Emotional intelligence

Introducing The Myers-Briggs Company Podcast

current blog
Posted 09 August 2022 by
Melissa Summer, The Myers-Briggs Company

The Myers-Briggs Company is launching a new podcast about psychology, personality, work life, and how to get the best from life. 

Were you asked if you wanted to go back to the office?

current blog
Posted 24 May 2022 by
Kevin Wood, The Myers-Briggs Company

If not, you might be part of a hybrid strategy that’s about to fail.

Social contracts, returning to the office and retaining your people in the new hybrid workplace

current blog
Posted 20 May 2022 by
Melissa Summer, The Myers-Briggs Company

As employees return to the office, they’re expecting more flexibility in their social contracts with employers. How can HR help?

Using interpersonal needs to make the hybrid model work for teams

current blog
Posted 01 March 2022 by
Melissa Summer, The Myers-Briggs Company

Is it possible to get the best of both worlds with hybrid work?

The rise of the robots

Are robots taking our jobs thm
Posted 16 June 2016 by
John Hackston, Head of Research at OPP

A robot workforce with personality? Where does the MBTI framework fit in?

Insight Out

Inside Out screenshot
Posted 09 October 2015 by
Richard Stockill - Product Manager at OPP

New Disney/Pixar film has fun with primary emotions and teaches some interesting psychology.

Five most common ways to alienate your staff

thumbs down for managers
Posted 23 September 2015 by
John Hackston - Head of R&D at OPP

The employment market seems to be improving, which is good news for jobseekers but not necessarily for employers; having more jobs available means that there are more opportunities for workers to leave. All the more important, then, that managers don’t give their people that extra incentive to start looking elsewhere. Here are five of the most common ways in which managers can (and unfortunately do) alienate their staff.

Using emotional judgement to reduce biases in decision-making

Decision-making
Posted 10 April 2015 by
Paul Deakin - Business psychologist and psychometrics expert

People make decisions largely on the basis of intuition and emotion. We might like to think otherwise, but it’s true. Even the most logical and rational amongst us find our cognitive functioning heavily influenced by a broad range of both positive and negative emotions.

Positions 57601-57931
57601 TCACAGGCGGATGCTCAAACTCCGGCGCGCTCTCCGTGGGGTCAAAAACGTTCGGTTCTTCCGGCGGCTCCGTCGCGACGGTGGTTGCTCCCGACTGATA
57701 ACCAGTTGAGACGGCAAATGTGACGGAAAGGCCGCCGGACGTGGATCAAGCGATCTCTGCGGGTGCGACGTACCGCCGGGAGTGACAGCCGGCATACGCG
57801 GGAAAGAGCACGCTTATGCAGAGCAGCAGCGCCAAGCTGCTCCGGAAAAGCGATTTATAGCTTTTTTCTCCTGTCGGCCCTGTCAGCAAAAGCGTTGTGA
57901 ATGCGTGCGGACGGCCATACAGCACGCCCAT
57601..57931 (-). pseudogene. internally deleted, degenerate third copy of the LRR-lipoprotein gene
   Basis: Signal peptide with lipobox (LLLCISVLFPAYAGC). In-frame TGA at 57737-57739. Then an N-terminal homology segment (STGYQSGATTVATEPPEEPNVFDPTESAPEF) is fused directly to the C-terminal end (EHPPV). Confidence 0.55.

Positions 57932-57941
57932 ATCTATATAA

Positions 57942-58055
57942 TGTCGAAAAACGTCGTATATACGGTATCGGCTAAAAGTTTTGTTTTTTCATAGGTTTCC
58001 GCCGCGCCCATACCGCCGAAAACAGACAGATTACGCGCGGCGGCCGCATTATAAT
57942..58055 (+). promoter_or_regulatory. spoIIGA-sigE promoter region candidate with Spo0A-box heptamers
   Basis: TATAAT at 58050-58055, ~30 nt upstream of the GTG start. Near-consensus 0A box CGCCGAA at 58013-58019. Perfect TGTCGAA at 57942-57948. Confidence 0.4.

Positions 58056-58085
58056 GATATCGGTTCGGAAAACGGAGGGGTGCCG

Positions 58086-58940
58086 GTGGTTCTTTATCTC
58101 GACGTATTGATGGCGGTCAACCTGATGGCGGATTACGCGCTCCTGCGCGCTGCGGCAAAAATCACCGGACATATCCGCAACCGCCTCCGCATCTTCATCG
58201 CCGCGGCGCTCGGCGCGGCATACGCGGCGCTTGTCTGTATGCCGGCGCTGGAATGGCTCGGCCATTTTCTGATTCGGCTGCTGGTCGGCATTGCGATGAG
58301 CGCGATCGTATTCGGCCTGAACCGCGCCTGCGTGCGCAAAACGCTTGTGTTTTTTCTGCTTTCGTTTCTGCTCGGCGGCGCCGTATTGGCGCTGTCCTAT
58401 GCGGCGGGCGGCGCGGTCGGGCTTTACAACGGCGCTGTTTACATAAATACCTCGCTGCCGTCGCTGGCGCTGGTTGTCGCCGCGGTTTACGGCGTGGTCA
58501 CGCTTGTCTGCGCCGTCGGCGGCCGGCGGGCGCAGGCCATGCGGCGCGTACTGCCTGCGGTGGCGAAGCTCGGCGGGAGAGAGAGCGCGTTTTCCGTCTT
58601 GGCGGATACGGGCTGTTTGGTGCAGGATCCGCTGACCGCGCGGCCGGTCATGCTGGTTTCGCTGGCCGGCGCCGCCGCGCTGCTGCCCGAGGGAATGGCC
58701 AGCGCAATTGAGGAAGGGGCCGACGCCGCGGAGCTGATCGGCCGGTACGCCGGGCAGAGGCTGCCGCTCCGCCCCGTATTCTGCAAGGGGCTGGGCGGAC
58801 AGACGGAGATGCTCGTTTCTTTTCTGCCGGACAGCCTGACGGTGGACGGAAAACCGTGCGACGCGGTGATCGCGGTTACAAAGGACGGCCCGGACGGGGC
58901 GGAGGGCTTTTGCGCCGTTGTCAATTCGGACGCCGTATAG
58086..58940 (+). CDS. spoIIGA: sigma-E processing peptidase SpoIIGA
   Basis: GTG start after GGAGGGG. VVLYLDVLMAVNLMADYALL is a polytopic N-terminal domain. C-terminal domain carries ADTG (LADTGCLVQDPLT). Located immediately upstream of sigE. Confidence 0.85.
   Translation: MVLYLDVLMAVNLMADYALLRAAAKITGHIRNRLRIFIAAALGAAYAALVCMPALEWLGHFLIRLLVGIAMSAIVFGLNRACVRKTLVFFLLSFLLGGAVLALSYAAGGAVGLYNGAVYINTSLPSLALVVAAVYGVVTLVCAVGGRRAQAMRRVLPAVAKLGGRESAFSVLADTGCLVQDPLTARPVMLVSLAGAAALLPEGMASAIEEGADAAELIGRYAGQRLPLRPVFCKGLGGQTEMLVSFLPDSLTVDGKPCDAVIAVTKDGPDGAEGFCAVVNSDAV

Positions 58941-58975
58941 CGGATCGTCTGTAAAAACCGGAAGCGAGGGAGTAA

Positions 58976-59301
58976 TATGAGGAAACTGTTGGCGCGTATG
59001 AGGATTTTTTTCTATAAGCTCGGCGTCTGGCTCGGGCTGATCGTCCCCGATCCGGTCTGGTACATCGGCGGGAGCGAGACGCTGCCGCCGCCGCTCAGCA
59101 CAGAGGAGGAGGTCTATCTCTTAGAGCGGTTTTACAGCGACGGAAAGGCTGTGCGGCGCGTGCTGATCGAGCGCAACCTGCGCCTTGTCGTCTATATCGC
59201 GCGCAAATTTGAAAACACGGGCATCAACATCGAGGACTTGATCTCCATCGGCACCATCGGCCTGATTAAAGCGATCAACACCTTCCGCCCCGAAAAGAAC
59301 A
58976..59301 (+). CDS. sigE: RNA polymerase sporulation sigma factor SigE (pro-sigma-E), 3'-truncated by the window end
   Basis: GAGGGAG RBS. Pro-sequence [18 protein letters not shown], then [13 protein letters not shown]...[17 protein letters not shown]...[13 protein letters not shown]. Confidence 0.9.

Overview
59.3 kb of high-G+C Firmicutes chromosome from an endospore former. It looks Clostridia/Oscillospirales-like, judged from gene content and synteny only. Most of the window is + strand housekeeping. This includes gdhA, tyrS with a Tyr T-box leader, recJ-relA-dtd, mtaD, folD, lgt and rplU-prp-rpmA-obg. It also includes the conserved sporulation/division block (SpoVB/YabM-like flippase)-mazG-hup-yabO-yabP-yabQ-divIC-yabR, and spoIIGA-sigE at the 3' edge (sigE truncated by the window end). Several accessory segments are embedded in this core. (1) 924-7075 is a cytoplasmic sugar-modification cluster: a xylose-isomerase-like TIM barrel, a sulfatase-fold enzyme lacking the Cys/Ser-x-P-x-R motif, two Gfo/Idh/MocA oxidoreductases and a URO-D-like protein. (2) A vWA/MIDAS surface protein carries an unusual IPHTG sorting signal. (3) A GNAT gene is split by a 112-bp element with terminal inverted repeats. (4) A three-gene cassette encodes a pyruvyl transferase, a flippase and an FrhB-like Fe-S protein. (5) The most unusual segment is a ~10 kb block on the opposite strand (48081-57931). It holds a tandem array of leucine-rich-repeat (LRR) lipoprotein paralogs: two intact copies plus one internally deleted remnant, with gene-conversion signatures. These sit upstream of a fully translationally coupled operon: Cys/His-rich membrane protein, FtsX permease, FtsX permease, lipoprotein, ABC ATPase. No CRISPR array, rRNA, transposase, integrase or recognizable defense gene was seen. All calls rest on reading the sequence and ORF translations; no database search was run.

Does being true to yourself make you happier?

authentic seal
Posted 12 March 2015 by
Gaby Walker - R&D Consultant at OPP

Many leaders leave much of their ‘true’ personality at home and try to present themselves at work in the way they think a leader should operate. Leaders absorb these ‘should’ models of leadership from how they see leaders behaving around them (for good or ill), as well as from hoping to emulate leaders generally held up as great: eg Churchill, Branson, etc. On top of this, over the years leadership courses have advocated different styles of leadership, each with its own advantages and disadvantages. Leaders can feel they should be all things to all men; but isn’t it better for leaders to just be themselves, natural and authentic, whether at home or in the workplace?

Emotional Intelligence: What is it and does it matter?

EQ
Posted 06 February 2015 by
Lorraine Mills - Head of Consultancy at OPP

In my work with individuals across all sectors and at all organisational levels, I am hearing more and more from managers and their HR colleagues about the importance of ‘Emotional Intelligence’. It’s a concept that has been around for a while and it looks like it is no longer the latest fad, but a permanent part of our people development “business as usual” tool kit. However, Emotional Intelligence has become a ‘catch all’ panacea for desirable interpersonal skills, a rather mixed bag of the positive qualities one might hope for in a colleague or leader.